Note the use of the `empirical` method to turn the distribution into an unweighted set of particles for Monte Carlo analysis. Anyway, the main point is that the syntactic sugar for monadic binds (`flatMaps`) provided by Scala’s `for`-expressions (similar to `do`-notation in Haskell) leads to readable code not so different to that in well-known general-purpose PPLs such as BUGS, JAGS, or Stan. There are some important differences, however. In particular, the embedded DSL has probabilistic programs as regular values in the host language. These may be manipulated and composed like other values. This makes this probabilistic programming language more composable than the aforementioned languages, which makes it much simpler to build large, complex probabilistic programs from simpler, well-tested, components, in a scalable way. That is, this PPL we have obtained “for free” is actually in many ways better than most well-known PPLs.

Noisy measurements of a count

Here we’ll look at the problem of inference for a discrete count given some noisy iid continuous measurements of it.

```val mod = for {
count <- Poisson(10)
tau <- Gamma(1, 0.1)
_ <- Normal(count, 1.0/tau).fitQ(List(4.2,5.1,4.6,3.3,4.7,5.3))
} yield (count, tau)
// mod: Wrapped.Prob[(Int, Double)] = Empirical(Vector(Particle((5,4.488795220669575),-11.591037521513753), Particle((5,1.7792314573063672),-11.591037521513753), Particle((5,2.5238021156137673),-11.591037521513753), Particle((4,3.280754333896923),-11.591037521513753), Particle((5,2.768438569482849),-11.591037521513753), Particle((4,1.3399975573518912),-11.591037521513753), Particle((5,1.1792835858615431),-11.591037521513753), Particle((5,1.989491156206883),-11.591037521513753), Particle((4,0.7825254987152054),-11.591037521513753), Particle((5,2.7113936834028793),-11.591037521513753), Particle((5,3.7615196800240387),-11.591037521513753), Particle((4,1.6833300961124709),-11.591037521513753), Particle((5,2.749183220798113),-11.591037521513753), Particle((5,2.1074062883430202),-11.591037521513...

val modEmp = mod.empirical
// modEmp: Vector[(Int, Double)] = Vector((4,3.243786594839479), (4,1.5090869158886693), (4,1.280656912383482), (5,2.0616356908358195), (5,3.475433097869503), (5,1.887582611202514), (5,2.8268877720514745), (5,0.9193261688050818), (4,1.7063629502805908), (5,2.116414832864841), (5,3.775508828984636), (5,2.6774941123762814), (5,2.937859946593459), (5,1.2047689975166402), (5,2.5658806161572656), (5,1.925890364268593), (4,1.0194093176888832), (5,1.883288825936725), (5,4.9503779454422965), (5,0.9045613180858916), (4,1.5795027943928661), (5,1.925890364268593), (5,2.198539449287062), (5,1.791363956348445), (5,0.9853760689818026), (4,1.6541388923071607), (5,2.599899960899971), (4,1.8904423810277957), (5,3.8983183765907836), (5,1.9242319515895554), (5,2.8268877720514745), (4,1.772120802027519), (5,2...

meanVar(modEmp map (_._1.toDouble)) // count
// res2: breeze.stats.meanAndVariance.MeanAndVariance = MeanAndVariance(4.670000000000004,0.23521739130434777,300)

meanVar(modEmp map (_._2)) // tau
// res3: breeze.stats.meanAndVariance.MeanAndVariance = MeanAndVariance(1.9678279101913874,0.9603971613375548,300)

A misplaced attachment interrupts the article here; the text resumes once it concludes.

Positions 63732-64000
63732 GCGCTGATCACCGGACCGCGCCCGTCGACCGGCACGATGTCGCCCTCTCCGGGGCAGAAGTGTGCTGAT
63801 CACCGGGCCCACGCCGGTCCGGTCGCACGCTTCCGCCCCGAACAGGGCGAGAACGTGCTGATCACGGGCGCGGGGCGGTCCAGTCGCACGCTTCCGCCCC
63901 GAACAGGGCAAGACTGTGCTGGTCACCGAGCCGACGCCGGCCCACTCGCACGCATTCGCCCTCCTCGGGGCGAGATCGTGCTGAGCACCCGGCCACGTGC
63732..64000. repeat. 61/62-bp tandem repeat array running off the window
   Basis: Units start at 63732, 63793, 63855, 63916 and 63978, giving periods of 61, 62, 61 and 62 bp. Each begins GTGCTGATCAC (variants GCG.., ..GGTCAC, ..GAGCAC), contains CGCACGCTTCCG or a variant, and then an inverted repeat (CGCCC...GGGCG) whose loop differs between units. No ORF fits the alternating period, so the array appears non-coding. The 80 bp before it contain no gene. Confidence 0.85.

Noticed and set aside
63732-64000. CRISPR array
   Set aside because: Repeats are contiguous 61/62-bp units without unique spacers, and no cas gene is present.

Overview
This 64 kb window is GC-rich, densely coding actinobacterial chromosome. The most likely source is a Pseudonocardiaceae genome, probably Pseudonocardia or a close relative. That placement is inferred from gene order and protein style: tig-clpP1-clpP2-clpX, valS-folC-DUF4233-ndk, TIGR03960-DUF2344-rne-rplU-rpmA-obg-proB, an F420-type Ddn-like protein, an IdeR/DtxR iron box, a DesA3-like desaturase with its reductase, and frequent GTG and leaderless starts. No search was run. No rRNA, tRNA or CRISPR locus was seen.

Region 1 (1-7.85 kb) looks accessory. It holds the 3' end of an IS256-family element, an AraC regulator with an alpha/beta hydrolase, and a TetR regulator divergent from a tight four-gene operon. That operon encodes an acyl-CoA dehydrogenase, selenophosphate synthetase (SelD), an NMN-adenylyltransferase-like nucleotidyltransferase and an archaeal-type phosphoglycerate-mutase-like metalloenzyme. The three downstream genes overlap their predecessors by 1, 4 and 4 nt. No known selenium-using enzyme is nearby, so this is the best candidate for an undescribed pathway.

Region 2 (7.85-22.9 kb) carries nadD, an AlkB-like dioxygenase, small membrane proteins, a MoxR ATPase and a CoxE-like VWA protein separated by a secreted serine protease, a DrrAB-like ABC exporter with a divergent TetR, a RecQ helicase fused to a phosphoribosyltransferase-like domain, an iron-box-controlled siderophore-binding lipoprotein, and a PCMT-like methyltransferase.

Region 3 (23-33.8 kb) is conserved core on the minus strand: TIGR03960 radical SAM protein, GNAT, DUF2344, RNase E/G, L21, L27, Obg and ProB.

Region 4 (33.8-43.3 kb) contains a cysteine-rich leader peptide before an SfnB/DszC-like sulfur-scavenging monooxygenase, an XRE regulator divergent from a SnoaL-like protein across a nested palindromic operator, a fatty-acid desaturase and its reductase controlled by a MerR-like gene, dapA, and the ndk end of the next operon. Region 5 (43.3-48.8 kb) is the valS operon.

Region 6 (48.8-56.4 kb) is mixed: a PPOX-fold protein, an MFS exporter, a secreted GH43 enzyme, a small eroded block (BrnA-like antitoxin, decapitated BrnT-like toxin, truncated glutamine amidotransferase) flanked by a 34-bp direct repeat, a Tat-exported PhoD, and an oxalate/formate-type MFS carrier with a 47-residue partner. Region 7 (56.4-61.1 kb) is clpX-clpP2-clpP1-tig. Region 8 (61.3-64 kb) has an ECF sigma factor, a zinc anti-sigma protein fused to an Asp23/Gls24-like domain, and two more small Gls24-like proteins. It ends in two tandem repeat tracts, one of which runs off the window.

```

I’ve included this mainly as an example of inference for a discrete-valued parameter. There are people out there who will tell you that discrete parameters are bad/evil/impossible. This isn’t true – discrete parameters are cool!

Linear model

Because our PPL is embedded, we can take full advantage of the power of the host programming language to build our models. Let’s explore this in the context of Bayesian estimation of a linear model. We’ll start with some data.

```val x = List(1.0,2,3,4,5,6)
// x: List[Double] = List(1.0, 2.0, 3.0, 4.0, 5.0, 6.0)

val y = List(3.0,2,4,5,5,6)
// y: List[Double] = List(3.0, 2.0, 4.0, 5.0, 5.0, 6.0)

val xy = x zip y
// xy: List[(Double, Double)] = List((1.0,3.0), (2.0,2.0), (3.0,4.0), (4.0,5.0), (5.0,5.0), (6.0,6.0))
```

Now, our (simple) linear regression model will be parameterised by an intercept, `alpha`, a slope, `beta`, and a residual variance, `v`. So, for convenience, let’s define an ADT representing a particular linear model.

```case class Param(alpha: Double, beta: Double, v: Double)
// defined class Param
```

Now we can define a prior distribution over models as follows.

```val prior = for {
alpha <- Normal(0,10)
beta <- Normal(0,4)
v <- Gamma(1,0.1)
} yield Param(alpha, beta, v)
// prior: Wrapped.Prob[Param] = Empirical(Vector(Particle(Param(-2.392517550699654,-3.7516090283880095,1.724680963054379),0.0), Particle(Param(7.60982717067903,-1.4318199629361292,2.9436745225038545),0.0), Particle(Param(-1.0281832158124837,-0.2799562317845073,4.05125312048092),0.0), Particle(Param(-1.0509321093485073,-2.4733837587060448,0.5856868459456287),0.0), Particle(Param(7.678898742733517,0.15616204936412104,5.064540017623097),0.0), Particle(Param(-3.392028985658713,-0.694412176170572,7.452625596437611),0.0), Particle(Param(3.0310535934425324,-2.97938526497514,2.138446100857938),0.0), Particle(Param(3.016959696424399,1.3370878561954143,6.18957854813488),0.0), Particle(Param(2.6956505371497066,1.058845844793446,5.257973123790336),0.0), Particle(Param(1.496225540527873,-1.573936445746...